I have been playing around with a variety of map projections for the purposes of transforming between various representations.
The thing that I still don't quite understand is how to interpret the (x,y) values of the projection. Take the Mercator projection, for example. I get that (x,y) represent locations on the tangent plane, except that they are still in spherical coordinates: e.g.
x = lambda - lambda_0.
How do these (x,y) values translate to actual locations on the tangent plane (i.e. the map) if they're still in spherical coordinates? In my case, I ultimately need to identify actual pixel locations when I render the new projections, but generally speaking it is not clear to me what these spherical (x,y) values mean with regard to the mapping surface.
Perhaps this additional info may help to explain my confusion. I found the image below on slide 60 of this powerpoint. I think it illustrates the step I am confused about. Here it's called the reference transformation. I've been reading through Snyder's "Map Projections: A Working Manual" and I think I've concluded that the rectangular coordinates output from the forward projections are arbitrary in scale. Where I am struggling is how to go from that arbitrary scale to my pixel grid.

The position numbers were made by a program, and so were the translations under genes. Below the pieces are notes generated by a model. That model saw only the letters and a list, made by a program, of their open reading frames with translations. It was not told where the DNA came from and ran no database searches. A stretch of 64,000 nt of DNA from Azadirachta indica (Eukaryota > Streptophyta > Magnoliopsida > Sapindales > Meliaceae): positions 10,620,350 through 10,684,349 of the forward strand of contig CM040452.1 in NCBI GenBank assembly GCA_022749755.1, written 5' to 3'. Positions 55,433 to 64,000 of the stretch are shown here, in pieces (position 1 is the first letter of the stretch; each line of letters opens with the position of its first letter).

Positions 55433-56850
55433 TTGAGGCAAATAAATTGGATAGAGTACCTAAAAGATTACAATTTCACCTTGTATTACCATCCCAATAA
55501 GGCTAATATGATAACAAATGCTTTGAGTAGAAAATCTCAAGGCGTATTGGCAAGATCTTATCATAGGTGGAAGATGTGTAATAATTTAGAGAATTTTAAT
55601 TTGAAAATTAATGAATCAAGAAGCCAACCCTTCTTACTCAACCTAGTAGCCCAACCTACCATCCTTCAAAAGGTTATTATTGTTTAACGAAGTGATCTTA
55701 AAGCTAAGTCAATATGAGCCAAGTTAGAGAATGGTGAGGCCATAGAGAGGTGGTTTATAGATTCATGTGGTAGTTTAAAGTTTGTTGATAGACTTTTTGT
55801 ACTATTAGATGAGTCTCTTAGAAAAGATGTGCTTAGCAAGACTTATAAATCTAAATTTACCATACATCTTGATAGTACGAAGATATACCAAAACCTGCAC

I hope it may be more clear if I explain how I have arrived at my confusion.
When resampling an image according to some function (e.g. "undistorting" an image, which is kind of like an inverse projection of some image distortion), the standard algorithm is:
(1) Apply the inverse projection to the normalized pixel coordinates of the image
(2) Find the min/max bounds of that projection and create a grid in that space
(3) Apply the forward projection to the normalized coordinates of that grid to determine where in the original image to sample
(4) Sample according to the output of step (3) in order to render the new image.
I have been trying to follow these steps for converting between an equirectangular map and various projections. It seems my mistake is that, in the algorithm I laid out above, the projected space is always a pixel coordinate system.
Am I correct to understand that each map projection has its own rectangular coordinate system? That is, Mercator rectangular coordinates mean something different than Gnomonic rectangular coordinates, etc. If so, is it based on the class of projection (planar, cylindrical, conic), or specific to the individual projection? Snyder lays out rectangular coordinates in tables in his manual, but they don't seem to correlate with each other.